Wednesday, January 21, 2015

The Laziest Shotgun Ever Made



Thanks to Bret for this contribution.

Thursday, January 8, 2015

A smile from a veil? Do you think you can tell?



So, so you think you can tell
Heaven from Hell,
Blue skies from pain.
Can you tell a green field
From a cold steel rail?
A smile from a veil?
Do you think you can tell?

Did they get you to trade
Your heroes for ghosts?
Hot ashes for trees?
Hot air for a cool breeze?
Cold comfort for change?
And did you exchange
A walk on part in the war
For a lead role in a cage?

How I wish, how I wish you were here.
We're just two lost souls
Swimming in a fish bowl,
Year after year,
Running over the same old ground.
What have we found
The same old fears.
Wish you were here.

After Barrett died, his sister Rosemary insisted that Barrett neither suffered from mental illness nor received treatment for it at any time since they resumed regular contact in the 1980s.

"Roger (Syd) may have been a bit selfish—or rather self-absorbed—but when people called him a recluse they were really only projecting their own disappointment. He knew what they wanted, but he wasn't willing to give it to them."

Monday, December 29, 2014

Global Warming Killed the Mayans. Yeah . . . that's the ticket.

It was drought that wiped Ancient Mayan's from the map. Read the story by clicking on that link.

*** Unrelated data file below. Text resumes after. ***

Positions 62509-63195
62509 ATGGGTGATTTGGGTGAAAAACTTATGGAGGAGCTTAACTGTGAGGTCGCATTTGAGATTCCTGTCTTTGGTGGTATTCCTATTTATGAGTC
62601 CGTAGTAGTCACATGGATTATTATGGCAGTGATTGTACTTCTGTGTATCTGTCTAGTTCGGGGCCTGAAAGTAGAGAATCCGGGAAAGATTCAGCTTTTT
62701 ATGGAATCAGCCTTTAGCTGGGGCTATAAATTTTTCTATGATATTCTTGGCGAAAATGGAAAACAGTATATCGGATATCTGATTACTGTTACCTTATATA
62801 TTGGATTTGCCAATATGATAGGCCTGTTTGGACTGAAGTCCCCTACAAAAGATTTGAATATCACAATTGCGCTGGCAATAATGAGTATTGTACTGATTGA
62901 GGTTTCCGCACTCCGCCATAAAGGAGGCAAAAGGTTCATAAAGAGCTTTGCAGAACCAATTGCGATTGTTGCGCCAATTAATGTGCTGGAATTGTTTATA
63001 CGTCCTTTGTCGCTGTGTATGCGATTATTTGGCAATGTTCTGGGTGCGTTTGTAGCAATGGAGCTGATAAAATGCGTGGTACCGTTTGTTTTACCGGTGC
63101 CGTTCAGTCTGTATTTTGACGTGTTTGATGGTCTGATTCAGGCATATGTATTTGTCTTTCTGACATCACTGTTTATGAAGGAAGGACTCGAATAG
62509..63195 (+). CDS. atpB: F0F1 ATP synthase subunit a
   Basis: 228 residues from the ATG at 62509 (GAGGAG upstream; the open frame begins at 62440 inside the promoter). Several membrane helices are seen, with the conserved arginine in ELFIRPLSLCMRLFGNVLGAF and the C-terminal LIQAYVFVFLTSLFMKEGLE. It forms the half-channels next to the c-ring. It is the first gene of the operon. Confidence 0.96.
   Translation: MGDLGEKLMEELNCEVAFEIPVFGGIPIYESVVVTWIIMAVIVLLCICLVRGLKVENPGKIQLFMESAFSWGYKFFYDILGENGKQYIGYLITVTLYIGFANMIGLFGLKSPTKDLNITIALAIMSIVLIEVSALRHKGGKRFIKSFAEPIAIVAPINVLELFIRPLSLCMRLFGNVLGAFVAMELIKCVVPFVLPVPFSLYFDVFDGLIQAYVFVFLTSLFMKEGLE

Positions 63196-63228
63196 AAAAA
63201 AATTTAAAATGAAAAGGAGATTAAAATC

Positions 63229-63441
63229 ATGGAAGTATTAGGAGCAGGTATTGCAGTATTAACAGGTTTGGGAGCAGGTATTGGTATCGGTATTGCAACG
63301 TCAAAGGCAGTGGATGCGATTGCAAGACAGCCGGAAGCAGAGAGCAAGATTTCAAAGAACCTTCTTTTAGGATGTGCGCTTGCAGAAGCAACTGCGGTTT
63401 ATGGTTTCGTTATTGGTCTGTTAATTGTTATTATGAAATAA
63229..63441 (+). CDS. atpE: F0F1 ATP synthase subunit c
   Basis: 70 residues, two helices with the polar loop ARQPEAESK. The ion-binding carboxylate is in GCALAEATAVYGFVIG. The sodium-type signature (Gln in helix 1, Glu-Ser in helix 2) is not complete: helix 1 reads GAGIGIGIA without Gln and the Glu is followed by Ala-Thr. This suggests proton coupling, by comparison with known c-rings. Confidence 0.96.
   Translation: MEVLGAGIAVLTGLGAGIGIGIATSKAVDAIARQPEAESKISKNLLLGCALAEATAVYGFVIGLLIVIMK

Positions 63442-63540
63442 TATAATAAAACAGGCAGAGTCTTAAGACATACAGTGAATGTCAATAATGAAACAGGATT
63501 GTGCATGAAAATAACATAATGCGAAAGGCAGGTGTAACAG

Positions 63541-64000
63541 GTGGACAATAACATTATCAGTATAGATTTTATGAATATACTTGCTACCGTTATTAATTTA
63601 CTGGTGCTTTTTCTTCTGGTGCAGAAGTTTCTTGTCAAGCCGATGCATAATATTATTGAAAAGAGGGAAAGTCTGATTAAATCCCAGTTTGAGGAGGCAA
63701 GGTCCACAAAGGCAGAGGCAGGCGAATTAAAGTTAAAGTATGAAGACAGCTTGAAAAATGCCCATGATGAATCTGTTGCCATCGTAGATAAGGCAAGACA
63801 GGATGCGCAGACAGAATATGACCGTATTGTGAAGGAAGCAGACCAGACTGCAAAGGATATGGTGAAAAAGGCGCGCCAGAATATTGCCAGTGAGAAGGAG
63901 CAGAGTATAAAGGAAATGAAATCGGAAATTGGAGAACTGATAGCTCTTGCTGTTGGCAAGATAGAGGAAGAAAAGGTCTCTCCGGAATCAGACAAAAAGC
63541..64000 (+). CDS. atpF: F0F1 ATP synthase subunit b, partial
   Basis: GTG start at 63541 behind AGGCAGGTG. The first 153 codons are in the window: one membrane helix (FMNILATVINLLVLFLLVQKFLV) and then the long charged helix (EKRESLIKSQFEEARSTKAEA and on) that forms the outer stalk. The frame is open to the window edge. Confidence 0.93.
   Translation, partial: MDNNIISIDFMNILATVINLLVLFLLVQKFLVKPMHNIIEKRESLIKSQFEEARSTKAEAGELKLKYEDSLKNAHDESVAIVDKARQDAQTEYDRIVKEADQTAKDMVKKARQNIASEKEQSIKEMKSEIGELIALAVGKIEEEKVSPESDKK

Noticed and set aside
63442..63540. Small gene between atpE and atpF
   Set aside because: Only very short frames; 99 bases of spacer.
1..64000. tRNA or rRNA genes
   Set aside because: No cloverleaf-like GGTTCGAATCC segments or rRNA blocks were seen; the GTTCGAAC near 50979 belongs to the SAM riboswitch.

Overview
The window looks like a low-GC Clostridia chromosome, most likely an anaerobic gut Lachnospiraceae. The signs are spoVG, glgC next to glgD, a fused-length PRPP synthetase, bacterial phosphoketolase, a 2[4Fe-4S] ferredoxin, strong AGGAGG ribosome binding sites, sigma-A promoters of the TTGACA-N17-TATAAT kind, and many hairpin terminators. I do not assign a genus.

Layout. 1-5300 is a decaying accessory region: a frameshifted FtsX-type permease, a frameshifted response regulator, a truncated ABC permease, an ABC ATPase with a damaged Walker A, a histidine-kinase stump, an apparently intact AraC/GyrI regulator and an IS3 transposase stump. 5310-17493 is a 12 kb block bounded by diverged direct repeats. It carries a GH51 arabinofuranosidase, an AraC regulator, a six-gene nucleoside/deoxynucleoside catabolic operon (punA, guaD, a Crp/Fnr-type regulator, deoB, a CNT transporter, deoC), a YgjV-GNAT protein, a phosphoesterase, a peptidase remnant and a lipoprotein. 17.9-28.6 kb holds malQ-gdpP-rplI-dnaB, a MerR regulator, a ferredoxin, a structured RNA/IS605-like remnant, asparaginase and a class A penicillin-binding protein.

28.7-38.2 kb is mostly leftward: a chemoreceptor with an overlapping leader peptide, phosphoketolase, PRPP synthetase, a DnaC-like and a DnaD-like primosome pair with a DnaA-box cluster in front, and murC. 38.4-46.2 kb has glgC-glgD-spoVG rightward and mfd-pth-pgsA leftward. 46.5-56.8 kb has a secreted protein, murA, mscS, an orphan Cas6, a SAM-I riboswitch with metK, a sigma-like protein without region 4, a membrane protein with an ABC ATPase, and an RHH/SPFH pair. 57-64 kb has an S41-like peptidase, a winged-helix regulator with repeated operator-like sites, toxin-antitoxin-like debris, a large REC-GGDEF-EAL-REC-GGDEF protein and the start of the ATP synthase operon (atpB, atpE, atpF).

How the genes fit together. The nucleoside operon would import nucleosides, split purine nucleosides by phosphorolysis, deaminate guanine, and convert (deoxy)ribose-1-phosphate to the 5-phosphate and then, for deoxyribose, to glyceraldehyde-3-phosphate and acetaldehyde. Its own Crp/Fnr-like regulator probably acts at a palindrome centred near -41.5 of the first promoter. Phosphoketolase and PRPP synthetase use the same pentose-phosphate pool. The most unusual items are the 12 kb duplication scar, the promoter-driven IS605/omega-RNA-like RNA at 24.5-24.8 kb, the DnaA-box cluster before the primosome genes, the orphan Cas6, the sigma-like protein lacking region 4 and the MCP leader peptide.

Turns out those Mayans suffered from itchy dryness about 1000 years ago and fled to the north for soothing relief  (sorta like the recent flood of dusty illegals across the Rio Grande).

 How will the Global Warming Kooks attribute this one to man-made global warming?

Blue Hole of Belize
(not made by Space Aliens, it is just a wet sinkhole like the ones that swallow SUVs in Florida)


This story is merely the latest in a string of painfully inconvenient truths debunking the hoo-haw of man-made global warming.  The year 2014 was another year of futility in the fight against climate change. Climatists redoubled efforts to convince citizens that urgent action is needed to stop dangerous global warming. But the gap between public warnings and actual events produced an endless stream of climate irony.

January began with a frosty bang as an arctic air mass descended on the central United States, following a similar event in December. What was once called a cold snap is now ominously christened a “polar vortex.” Record-low daily temperatures were recorded from Minnesota to Boston, along with all-time seasonal snowfalls in many cities.